>The benefits from trading are not always equally distributed. I would take the position that they seldom are. So how does one make sure they are distributed more in your favor then the other person?
>a) Try to trade as close to your turn as possible, and preferably on your turn.
Due to the way the rules work, this is basically a choice between trading on the other person's turn or yours. Obviously, you'd like to do the trade on your turn, but there are 2 factors against this:
1. If the other person is using a port to get you what you want, it must take place on his turn.
2. He may be more willing to make a trade (or make a better trade) on his turn.
If you have good forward planning ability, the best thing is to make a trade you need as early as possible. The opportunity may not present itself later, and the other guy is more eager to make a favorable trade during his turn.
The most you'll delay him is 1 turn, and if that 1 turn makes a difference, one of you shouldn't be making this trade.
>b) Conversely, try to trade with others who are farther away from their turn, if all things are equal (seldom is this the case, of course). Of course, you dont have much of a choice if it is not your turn, as you have to trade with the person whose turn it is.
The only time you have a choice is on your turn, and it doesn't matter then. As far as you're concerned turn order doesn't matter in choosing who to trade with. No matter who you trade with, your turn is now and the other will get exactly one turn after yours
before your next turn.
You don't care whether the guy to your left or the guy to your right thwarts you. The fact that it took a little longer if it was the guy to your right doesn't benefit you at all (since you didn't have any chance to act during that extra bit of time).
>To stop a trade, you can always promise the player who turn it ISN'T that you will
trade with them when their turn comes around, by arguing how they will benefit from this
and how the player whose turn it is will be hurt, by the reasoning above.
We consider the above exteremely bad etiquette and will slam such a player for the rest of the game (or if repeated attempts, the rest of the session). The rules state that you can only trade on your turn. The above is effectively performing a trade (although slightly delayed) and we consider it a very suspicious move--akin to excessive whining. It is reasonable to point out that a player currently has more VP, or many cards in hand... We also do this to help speed up the game (we ended up with excessively long games 2+ hours) and try to limit nonrelevant discussion during the trading phase.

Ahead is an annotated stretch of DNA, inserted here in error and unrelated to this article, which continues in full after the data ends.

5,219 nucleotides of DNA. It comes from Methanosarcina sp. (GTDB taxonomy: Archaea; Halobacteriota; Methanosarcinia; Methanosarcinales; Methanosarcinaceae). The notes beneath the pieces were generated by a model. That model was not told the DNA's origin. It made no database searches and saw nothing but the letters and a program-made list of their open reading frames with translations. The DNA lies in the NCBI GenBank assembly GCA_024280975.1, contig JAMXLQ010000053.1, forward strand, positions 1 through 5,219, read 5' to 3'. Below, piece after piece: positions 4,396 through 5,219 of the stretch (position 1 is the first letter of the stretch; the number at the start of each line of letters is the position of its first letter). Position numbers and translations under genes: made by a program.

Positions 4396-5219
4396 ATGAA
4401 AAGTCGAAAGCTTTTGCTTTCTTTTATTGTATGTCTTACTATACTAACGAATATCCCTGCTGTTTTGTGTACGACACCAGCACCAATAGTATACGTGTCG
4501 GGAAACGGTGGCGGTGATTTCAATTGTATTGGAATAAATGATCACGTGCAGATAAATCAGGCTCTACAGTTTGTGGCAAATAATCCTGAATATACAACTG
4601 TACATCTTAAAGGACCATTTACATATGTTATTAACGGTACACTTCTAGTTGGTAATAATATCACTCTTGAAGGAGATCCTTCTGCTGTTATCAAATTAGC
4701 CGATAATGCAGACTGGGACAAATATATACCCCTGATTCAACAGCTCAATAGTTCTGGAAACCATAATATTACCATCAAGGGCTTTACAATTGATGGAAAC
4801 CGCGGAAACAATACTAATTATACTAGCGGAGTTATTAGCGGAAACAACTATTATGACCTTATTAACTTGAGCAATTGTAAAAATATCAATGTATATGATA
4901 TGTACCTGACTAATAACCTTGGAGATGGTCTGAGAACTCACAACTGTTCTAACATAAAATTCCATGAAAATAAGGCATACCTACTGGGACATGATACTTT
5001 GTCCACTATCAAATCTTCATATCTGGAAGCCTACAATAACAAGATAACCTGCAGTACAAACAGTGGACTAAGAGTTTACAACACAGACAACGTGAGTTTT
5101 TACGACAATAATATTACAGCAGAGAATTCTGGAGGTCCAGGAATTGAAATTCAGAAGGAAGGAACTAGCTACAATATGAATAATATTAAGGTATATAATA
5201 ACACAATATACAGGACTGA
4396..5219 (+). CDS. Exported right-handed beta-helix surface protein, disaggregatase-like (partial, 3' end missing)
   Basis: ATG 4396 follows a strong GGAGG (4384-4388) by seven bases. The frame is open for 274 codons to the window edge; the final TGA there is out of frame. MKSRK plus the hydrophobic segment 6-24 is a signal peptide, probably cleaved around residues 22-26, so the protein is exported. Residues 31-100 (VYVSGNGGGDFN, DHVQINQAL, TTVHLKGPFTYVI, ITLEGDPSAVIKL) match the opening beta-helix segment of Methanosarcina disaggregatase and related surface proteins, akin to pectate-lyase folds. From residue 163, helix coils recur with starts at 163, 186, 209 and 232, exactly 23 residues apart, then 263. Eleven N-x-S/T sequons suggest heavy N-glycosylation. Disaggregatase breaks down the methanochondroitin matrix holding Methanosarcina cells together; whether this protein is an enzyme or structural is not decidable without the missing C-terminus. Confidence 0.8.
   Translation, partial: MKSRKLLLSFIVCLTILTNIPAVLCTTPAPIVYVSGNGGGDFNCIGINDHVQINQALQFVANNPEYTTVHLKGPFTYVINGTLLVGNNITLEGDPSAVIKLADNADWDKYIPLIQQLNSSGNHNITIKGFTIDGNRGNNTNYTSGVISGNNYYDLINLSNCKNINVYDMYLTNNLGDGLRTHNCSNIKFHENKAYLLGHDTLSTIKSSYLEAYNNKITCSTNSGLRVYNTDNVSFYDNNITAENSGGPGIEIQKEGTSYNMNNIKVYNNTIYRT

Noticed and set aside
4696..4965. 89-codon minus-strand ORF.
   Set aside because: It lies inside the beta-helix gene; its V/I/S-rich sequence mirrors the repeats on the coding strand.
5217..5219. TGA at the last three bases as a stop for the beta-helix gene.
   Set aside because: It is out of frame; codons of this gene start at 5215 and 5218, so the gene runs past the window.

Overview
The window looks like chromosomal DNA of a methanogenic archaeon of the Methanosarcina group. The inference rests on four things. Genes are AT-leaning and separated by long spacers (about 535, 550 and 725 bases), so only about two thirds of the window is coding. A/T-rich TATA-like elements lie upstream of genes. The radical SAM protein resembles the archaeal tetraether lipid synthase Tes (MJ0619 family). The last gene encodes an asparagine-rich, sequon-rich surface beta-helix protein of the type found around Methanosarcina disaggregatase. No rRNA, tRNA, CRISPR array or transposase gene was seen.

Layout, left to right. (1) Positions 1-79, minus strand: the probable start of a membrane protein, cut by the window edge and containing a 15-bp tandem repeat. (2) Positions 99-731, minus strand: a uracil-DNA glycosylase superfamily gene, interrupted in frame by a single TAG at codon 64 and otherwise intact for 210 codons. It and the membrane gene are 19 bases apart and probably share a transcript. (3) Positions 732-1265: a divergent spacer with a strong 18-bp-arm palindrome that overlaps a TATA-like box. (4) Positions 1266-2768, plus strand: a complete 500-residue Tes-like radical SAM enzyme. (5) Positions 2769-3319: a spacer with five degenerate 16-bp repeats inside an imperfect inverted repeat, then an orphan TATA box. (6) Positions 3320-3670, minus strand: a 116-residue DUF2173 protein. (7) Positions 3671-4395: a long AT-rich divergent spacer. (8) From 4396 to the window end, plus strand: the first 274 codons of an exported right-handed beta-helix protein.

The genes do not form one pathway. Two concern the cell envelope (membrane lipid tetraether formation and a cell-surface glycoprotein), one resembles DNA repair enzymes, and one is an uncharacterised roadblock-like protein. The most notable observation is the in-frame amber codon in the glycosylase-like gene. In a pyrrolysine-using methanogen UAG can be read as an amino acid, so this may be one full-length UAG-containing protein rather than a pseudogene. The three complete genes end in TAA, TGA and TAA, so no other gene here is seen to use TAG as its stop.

This doesn't apply in giving advice to new players (of course) -- as long as the suggestion is in the best interest of that player (ie there is
a good reason why they might want to trade with you instead of the current player). This doesn't come up too often since anyone should be experienced after, at most, two or three games.
All the posts have been great, and I want to thank everyone who has responded. No
strategy will work in every situation -- they are more of a general guide -- and the
deficiencies everyone has been finding in mine help me know when NOT to try them,
especially if I ever play one of you : )
After reading all of these posts, I have begun to see some of the ways my group(s) have played that I just took for granted, and how other groups play completely differently in that they try for different strategies or consider some game functions more important than others. This is a great insight, as it helps me to figure out how to how my strategies may not work against some other groups, and how better to approach play in my own groups. I want to comment on couple of things.
1) People seem pretty split on trading. It seems that some will only trade kicking and screaming, as they see big problems with helping other players. Others dont seem to mind, as long as they make sure to look out for number one. I have always tried to trade as much as I can in the early game, primarily out of one big fear -- if I dont trade with Player X, Player X is going to trade with Player Y. In this case, Player X and Player Y will have a better distribution of resource cards (and hence will build more) than me. This is especially bad if X or Y is an adjacent and direct competitor with me for future resources. If you dont trade with X, someone else will. This leads me to take the position that trading is necessary, and instead to focus on the question of how to make the trade as advantageous to you (and as disadvantageous to others) as possible, as long as it is going to happen anyway. The benefits from trading are not always equally distributed. I would take the position that they seldom are. So how does one make sure they are distributed more in your favor then the other person?